City leaders appear ready to back a new labor contract for Spokane’s police officers.
Spokane Police Guild leaders and Mayor David Condon agreed to a five-year labor contract Monday. The deal, which still must be approved by guild members and the City Council, was unveiled Tuesday for public scrutiny.
Council members praised the deal and said it greatly strengthens citizen oversight of the Police Department.
But some police reform advocates say the new deal still falls short of the City Charter by limiting when the police ombudsman can conduct investigations into police misconduct independently from the police department.
The City Council rejected an earlier proposed four-year contract with the guild in November. Council members said that the earlier agreement did not meet the voter-approved requirements giving the police ombudsman the right to investigate alleged officer misconduct. In the new deal, the guild agrees to allow the ombudsman to conduct independent investigations in some circumstances.
“It shows the administration and the guild have given a significant effort that gives us an agreement based on the things we said were lacking in the last one,” said Councilman Steve Salvatori, one of the council members who led the effort to ask voters to enhance citizen police oversight in the City Charter.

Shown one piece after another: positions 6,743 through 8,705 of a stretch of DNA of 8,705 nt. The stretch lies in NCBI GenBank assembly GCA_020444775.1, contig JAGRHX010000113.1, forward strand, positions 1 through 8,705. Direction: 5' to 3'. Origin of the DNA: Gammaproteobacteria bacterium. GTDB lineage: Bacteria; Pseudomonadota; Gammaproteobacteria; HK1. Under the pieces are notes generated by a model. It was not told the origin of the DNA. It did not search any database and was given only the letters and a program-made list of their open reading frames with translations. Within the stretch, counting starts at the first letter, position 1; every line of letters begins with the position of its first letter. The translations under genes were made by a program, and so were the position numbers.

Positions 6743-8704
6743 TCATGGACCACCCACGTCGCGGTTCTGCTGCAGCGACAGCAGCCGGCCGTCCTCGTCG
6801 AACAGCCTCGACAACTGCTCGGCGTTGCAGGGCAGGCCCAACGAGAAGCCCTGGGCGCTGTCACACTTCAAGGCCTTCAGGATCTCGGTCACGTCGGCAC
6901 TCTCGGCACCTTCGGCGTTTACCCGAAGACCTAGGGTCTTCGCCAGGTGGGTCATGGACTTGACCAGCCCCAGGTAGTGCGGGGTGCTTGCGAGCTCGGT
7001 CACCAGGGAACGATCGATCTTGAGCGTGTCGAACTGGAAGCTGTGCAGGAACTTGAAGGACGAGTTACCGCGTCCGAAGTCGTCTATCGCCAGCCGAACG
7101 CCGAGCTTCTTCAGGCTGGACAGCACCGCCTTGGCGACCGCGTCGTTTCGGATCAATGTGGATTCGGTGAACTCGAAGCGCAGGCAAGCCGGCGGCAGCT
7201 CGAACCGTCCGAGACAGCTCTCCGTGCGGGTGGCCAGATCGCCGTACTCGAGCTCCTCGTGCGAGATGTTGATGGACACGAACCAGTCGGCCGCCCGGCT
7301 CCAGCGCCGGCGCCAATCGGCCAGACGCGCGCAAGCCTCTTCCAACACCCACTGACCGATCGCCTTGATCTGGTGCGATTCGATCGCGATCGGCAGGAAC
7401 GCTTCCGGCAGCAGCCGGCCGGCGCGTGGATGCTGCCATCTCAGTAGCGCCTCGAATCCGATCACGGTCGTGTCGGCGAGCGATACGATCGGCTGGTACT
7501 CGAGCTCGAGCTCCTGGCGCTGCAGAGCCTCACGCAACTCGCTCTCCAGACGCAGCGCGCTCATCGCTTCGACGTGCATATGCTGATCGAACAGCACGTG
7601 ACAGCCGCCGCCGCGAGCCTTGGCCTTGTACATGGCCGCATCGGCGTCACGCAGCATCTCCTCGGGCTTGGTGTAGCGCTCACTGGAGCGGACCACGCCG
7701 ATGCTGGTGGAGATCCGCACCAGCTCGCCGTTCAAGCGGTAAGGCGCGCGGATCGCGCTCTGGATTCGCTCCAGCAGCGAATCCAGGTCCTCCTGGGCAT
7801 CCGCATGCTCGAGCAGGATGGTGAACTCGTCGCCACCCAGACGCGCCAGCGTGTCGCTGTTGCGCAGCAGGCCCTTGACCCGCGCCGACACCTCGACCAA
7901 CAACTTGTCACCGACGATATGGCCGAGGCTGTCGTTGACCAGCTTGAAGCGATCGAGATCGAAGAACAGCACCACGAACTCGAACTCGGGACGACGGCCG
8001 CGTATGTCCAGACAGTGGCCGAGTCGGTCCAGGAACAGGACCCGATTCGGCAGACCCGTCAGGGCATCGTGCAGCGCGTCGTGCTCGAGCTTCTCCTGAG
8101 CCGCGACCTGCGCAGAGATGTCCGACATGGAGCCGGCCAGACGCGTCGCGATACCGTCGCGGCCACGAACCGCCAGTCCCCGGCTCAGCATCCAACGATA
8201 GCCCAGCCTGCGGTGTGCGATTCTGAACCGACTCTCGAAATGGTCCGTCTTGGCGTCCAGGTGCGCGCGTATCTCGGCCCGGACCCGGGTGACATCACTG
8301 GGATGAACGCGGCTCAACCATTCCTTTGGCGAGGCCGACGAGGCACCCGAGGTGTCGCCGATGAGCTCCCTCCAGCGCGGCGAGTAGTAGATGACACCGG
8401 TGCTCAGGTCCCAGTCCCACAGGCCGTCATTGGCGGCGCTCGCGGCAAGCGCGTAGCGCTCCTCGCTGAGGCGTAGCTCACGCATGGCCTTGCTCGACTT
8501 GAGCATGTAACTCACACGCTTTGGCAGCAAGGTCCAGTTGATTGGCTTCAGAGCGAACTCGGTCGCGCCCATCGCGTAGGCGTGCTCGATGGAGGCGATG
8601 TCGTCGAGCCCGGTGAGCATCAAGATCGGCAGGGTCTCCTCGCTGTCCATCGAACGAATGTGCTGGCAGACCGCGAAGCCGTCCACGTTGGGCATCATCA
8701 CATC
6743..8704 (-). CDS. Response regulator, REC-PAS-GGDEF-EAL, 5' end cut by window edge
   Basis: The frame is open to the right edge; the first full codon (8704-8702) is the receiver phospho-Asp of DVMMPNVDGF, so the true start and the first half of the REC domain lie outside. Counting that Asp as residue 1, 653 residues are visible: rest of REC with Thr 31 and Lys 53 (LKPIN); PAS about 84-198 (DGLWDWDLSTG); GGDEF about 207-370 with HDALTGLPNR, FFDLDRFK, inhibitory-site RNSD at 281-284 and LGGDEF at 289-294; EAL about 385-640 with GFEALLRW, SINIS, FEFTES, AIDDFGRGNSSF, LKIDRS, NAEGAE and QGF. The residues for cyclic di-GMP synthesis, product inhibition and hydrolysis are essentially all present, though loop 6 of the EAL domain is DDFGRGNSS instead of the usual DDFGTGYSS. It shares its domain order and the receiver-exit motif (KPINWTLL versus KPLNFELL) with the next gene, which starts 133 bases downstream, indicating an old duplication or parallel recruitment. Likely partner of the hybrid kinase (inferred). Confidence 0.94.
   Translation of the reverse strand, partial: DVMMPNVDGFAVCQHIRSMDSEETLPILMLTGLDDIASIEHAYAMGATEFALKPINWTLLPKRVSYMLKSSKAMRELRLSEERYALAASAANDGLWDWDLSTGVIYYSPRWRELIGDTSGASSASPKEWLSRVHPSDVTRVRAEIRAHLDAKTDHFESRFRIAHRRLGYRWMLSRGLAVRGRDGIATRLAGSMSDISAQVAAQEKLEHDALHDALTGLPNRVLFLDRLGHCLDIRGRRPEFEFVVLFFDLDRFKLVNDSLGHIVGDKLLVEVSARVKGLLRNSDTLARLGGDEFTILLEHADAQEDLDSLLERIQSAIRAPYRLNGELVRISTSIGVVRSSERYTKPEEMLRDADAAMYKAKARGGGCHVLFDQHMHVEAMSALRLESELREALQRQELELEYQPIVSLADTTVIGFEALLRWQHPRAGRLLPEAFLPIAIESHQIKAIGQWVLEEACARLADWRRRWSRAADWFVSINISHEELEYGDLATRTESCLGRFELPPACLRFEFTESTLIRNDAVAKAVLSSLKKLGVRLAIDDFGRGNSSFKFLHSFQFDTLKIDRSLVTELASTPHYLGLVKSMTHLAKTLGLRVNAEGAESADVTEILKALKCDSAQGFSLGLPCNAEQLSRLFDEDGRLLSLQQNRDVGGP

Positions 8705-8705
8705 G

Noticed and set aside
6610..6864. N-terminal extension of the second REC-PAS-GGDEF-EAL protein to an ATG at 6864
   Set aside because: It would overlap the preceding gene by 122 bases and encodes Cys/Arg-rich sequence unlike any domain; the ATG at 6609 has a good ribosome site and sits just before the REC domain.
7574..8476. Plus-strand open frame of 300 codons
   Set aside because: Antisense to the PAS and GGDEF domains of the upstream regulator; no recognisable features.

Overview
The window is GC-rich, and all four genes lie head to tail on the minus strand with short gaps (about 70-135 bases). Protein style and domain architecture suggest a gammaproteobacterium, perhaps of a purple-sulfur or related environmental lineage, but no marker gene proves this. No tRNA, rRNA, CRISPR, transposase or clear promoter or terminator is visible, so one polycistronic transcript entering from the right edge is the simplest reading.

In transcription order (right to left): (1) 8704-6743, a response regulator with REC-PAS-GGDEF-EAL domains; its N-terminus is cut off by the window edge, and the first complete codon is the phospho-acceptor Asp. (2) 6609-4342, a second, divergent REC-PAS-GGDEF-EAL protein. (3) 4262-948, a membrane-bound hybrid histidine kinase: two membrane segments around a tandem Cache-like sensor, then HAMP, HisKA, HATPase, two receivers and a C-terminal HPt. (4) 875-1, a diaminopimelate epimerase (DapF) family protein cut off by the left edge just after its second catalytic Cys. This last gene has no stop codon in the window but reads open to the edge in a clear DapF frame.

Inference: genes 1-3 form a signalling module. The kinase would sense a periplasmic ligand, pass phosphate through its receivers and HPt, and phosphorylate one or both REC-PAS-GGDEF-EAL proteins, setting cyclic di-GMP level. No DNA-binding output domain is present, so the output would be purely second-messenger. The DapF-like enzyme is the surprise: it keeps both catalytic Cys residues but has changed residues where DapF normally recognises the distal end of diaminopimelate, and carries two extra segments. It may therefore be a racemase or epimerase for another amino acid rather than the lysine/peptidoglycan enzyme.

But Breean Beggs, a civil rights attorney and the former director of the Center for Justice, said the city still has not met what voters wanted.
He said the proposal improves police oversight compared to what exists now, but it’s not as strong as what’s required in the City Charter. Although what voters approved last year was limited by the police contract in force when the charter change was approved, the charter can’t be hampered by future labor contracts, Beggs said.
“Under the charter, you can’t limit independent investigative power,” Beggs said.
The new contract maintains from the November proposal annual 2 percent raises for police officers every year from 2012 through 2015. It adds 2016 with no raise in pay but an increase instead in “deferred compensation.” Deferred compensation is similar to 401(k) retirement plans common in the private sector. Police, like many city employees, receive pensions and deferred compensation, but they don’t get Social Security. The city estimates the contract will increase the city’s cost by 2.8 percent a year, the same amount as the November proposal.
City Council President Ben Stuckart wrote a letter to Condon earlier this year asking him to reopen contract negotiations to address items the council felt were necessary in the contract.
“This comes pretty darn close to the intent of my letter, as close as you’re going to get in a negotiation,” Stuckart said. “The council spoke. The mayor listened, and we have a good path forward.”
The new deal would give the ombudsman the right to conduct an independent investigation, if the Police Department declined to open an investigation and the Spokane Police Ombudsman Commission disagreed with that decision. The commission also could contract with an investigator to continue investigating a case that the commission felt was not thoroughly investigated by the department.
The ombudsman could also conduct interviews related to complaints filed with his office before the department starts an investigation.
“This agreement includes the elements requested by the City Council and the public and delivers to the community unprecedented independent oversight of its police department,” Condon said in a news release.